..stock 54' Chevy sedan that I could easily have $60,000 into when it's done, but I'll NEVER get that out of it If I sold it. I'm a big details guy so it'll be nice, but it'll still be a 2100 4-door with the OEM chassis, so I'd be super lucky to get $10,000.
    Perspective. A neighbor, Civil Engineer mostly involved in surveying rights-of-way for the Pennsy Railroad, ergo honest "middle class" of the era, took delivery of a brand-new metallic green 1955 Chevy two-door, inline six, not 265 V8.

    Braggin' proud he'd "gotten a good deal".... at all of 980 US dollars.

    Car values, new or not-so-much, aren't what has moved upward.

    Purchasing power of the Dollar, and downward, rather.

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    Quote Originally Posted by thermite View Post
    Perspective. A neighbor, Civil Engineer mostly involved in surveying rights-of-way for the Pennsy Railroad, ergo honest "middle class" of the era, took delivery of a brand-new metallic green 1955 Chevy two-door, inline six, not 265 V8.

    Braggin' proud he'd "gotten a good deal".... at all of 980 US dollars.

    Car values, new or not-so-much, aren't what has moved upward.

    Purchasing power of the Dollar, and downward, rather.
    Might be a little off on the memory cells on the Chevy price: "Two-Ten models: started at $1775 for a 2 door and $2127.00 for a Townsman wagon. One-Fifty models: started at $1593.00 for a utility wagon up to $2030.00 for a Handyman wagon."

    Source: 1955 Chevrolet Body Styles - 1955 Classic Chevrolet

    Dan

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    The lathes that are the subject of this thread remind of the days of the used machine tool dealers (aka pirates) down in NY City. Those guys would buy used machine tools for low-ball prices at bankruptcy auctions or from shops needing to vacate due to losing their lease, or similar reasons. The machine tools dealers had a number of "mechanics" in their employ whose job was to make the used/worn machine tools look like they either had seen little use, or were freshly "rebuilt". The "mechanics" would take the machine tools apart as far as was needed to clean them up for a repaint job. This was often done by washing parts in gasoline out along the curb of the sidewalk, dumping the dirty gasoline down the nearest storm drain. Any cast surfaces were then repainted using automotive body filler where needed, and a high gloss enamel. Any bare metal surfaces such as handwheels, levers, etc, were polished using wire wheels and fine emery cloth and maybe a canvas wheel with buffing compound.

    The real "rebuild" came with the "rescraping" of any previously scraped surfaces. These surfaces were polished off with emery cloth and then flake-scraped. In those days, the machine tool dealers did not have the power scrapers. Instead, they had mainly Eastern European immigrants who would hand flake scrape anything the boss told them to. They'd lay a nice uniform "fish scale" or "half moon" flake scraping on surfaces which were never checked for flatness, parallel, or anything else.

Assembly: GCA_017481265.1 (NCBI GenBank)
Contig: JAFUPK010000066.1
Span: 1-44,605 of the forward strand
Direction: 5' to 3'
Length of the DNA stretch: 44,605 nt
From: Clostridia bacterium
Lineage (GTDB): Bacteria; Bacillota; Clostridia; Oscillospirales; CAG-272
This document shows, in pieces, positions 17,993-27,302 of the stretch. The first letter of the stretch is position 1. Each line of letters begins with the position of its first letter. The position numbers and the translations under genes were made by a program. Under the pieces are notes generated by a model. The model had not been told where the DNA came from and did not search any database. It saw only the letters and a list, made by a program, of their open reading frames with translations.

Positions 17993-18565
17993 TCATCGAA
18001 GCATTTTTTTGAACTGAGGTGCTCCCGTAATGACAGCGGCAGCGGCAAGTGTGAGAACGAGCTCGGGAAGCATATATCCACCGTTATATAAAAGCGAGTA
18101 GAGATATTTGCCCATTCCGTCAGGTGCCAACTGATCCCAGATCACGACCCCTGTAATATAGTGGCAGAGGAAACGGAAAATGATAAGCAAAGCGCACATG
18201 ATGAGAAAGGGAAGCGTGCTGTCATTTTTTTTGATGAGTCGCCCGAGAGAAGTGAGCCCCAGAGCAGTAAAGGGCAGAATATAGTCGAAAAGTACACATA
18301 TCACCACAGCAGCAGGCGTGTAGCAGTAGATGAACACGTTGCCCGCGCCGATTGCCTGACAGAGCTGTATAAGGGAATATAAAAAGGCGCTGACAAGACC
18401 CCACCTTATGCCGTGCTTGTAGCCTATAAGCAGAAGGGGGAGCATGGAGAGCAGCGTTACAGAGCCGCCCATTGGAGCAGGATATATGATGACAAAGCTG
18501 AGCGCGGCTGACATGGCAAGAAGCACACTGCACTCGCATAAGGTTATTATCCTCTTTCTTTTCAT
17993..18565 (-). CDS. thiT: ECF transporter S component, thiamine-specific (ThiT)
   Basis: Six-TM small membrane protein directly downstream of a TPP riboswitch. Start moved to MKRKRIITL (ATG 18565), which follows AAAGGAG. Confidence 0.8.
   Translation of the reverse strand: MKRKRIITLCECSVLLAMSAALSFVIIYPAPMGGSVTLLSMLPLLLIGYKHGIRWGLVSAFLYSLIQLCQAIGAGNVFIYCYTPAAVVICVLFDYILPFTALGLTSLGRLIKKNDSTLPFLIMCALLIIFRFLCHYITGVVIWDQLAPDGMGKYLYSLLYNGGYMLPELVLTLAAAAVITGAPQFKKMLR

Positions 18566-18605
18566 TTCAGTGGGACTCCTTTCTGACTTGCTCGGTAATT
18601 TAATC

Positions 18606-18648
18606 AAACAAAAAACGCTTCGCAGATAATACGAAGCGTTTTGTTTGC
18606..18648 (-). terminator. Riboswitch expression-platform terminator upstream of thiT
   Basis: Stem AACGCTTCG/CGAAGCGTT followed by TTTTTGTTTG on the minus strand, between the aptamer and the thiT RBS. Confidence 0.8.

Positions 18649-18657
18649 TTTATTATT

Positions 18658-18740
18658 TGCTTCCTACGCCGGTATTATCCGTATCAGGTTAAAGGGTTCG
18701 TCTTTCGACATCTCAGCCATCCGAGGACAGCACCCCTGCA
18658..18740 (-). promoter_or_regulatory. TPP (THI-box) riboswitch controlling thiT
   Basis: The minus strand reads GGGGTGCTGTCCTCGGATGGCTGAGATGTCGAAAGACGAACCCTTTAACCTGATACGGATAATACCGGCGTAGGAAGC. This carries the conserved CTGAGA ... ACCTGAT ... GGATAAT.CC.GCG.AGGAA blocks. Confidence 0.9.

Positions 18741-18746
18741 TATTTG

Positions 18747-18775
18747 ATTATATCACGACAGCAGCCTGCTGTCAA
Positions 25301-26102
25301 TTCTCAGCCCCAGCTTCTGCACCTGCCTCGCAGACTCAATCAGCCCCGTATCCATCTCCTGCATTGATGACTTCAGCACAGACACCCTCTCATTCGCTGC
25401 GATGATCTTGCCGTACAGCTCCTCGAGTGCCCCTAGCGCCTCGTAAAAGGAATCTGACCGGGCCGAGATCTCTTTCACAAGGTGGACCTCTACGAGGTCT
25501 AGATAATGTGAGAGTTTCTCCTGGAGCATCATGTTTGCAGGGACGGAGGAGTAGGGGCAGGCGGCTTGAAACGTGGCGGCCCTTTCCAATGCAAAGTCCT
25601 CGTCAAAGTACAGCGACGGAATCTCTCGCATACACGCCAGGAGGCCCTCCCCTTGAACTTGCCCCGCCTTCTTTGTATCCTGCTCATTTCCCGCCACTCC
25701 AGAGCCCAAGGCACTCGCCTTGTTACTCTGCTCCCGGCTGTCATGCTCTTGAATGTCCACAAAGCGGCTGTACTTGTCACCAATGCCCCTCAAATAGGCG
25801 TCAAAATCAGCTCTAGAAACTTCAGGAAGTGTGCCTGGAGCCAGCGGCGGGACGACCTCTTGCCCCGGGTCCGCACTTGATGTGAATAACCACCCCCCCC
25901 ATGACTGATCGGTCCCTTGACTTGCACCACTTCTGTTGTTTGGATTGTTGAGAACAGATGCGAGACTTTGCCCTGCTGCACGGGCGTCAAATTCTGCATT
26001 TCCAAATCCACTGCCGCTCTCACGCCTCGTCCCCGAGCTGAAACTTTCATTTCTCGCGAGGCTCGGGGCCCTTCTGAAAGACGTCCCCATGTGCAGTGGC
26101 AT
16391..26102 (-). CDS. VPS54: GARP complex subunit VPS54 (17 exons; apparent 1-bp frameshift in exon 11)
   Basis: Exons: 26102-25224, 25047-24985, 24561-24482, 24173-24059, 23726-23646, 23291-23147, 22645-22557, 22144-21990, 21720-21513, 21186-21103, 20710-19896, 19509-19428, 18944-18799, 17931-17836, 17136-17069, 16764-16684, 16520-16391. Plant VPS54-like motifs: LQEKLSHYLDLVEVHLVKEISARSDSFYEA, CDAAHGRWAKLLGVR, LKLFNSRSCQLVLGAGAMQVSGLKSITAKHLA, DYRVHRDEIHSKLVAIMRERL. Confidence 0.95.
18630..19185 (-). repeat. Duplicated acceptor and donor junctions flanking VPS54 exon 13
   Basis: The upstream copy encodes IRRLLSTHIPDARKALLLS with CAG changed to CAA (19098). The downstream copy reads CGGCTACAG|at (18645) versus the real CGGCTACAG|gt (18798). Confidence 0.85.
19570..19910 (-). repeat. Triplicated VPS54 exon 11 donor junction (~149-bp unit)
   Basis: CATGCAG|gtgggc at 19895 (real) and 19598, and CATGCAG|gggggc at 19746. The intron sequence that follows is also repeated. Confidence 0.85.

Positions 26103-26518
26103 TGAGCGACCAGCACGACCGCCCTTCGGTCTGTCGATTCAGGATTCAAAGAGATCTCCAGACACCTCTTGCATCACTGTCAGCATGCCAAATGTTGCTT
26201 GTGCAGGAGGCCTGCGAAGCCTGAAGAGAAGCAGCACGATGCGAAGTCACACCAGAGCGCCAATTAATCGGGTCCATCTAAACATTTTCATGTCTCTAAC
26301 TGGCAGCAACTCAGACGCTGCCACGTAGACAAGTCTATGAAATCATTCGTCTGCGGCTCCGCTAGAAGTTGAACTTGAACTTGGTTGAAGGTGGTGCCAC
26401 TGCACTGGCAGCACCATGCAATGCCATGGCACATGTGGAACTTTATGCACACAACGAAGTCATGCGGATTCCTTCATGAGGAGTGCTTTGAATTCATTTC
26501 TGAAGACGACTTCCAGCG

Any lettering on the machine tool castings was highlighted with a contrasting color enamel.

    When these guys got done, the machine tools were moved into the showroom, packed in tight as sardines in a can. A coating of oil was applied to the "rebuilt" machine tools and under the ceiling lights, they shone and sparkled.

    If you were interested in a machine tool, it was a case of "caveat emptor", or buyer beware. The dealer might represent the machine as "having been gone through" by his mechanics, or make some other claims (machine tool saw little use, was a toolroom machine, etc). At that point, the dealers were fine with a prospective buyer checking over the machine tool, and would usually bring out a lead cord with heavy alligator clips to power it up for the prospective buyer.

    Tales of heavily worn lathes (which were known as "swaybacks", as the bedway wear was similar to an old, hard used horse's back), and tales of having the bores in the heads of mills and drills "restored" by raising burrs with a punch so the quills would fit snugly were well known. The dealers knew it was unlikely that a prospective buyer was going to show up with a test bar, camelback straightedges and similar to check a used lathe. The dealers asked a fairly high price to start with, and the bargaining and banter was part of the game. I think some of those dealers would go into cardiac arrest if a customer did NOT start off bargaining and trading a few friendly insults.

    Some dealers were scrupulously honest, and often simply displayed machine tools in "as removed" condition with little cleanup and no new paint. We tended to trust those guys and the machine tools they sold a lot more than the "freshly rebuilt" or "I had my guys go through this machine, it had low use, and it's like new.." types.These latter type of dealers were on the same page as some used car salesmen. These latter types were probably horse traders in the old country, and it was common during the bargaining process to throw this belief at the dealer.

    The buyers had their own ways of inspecting used machine tools and a few simply checks would usually tell enough of the tale to give a more realistic picture of the true condition. This resulted in some serious bargaining, if the buyer did not walk away from the "deal". Usually, the deals were closed with a handshake, and the dealer would pull a bottle of whisky out of a battered file cabinet and find two glasses. A belt of whisky and wishing each other well also sealed the deal. The next step was to go out in the street and be pounced upon by the riggers and machinery movers who were circling, having a sixth sense for when a deal would be closed on the sale of a machine tool.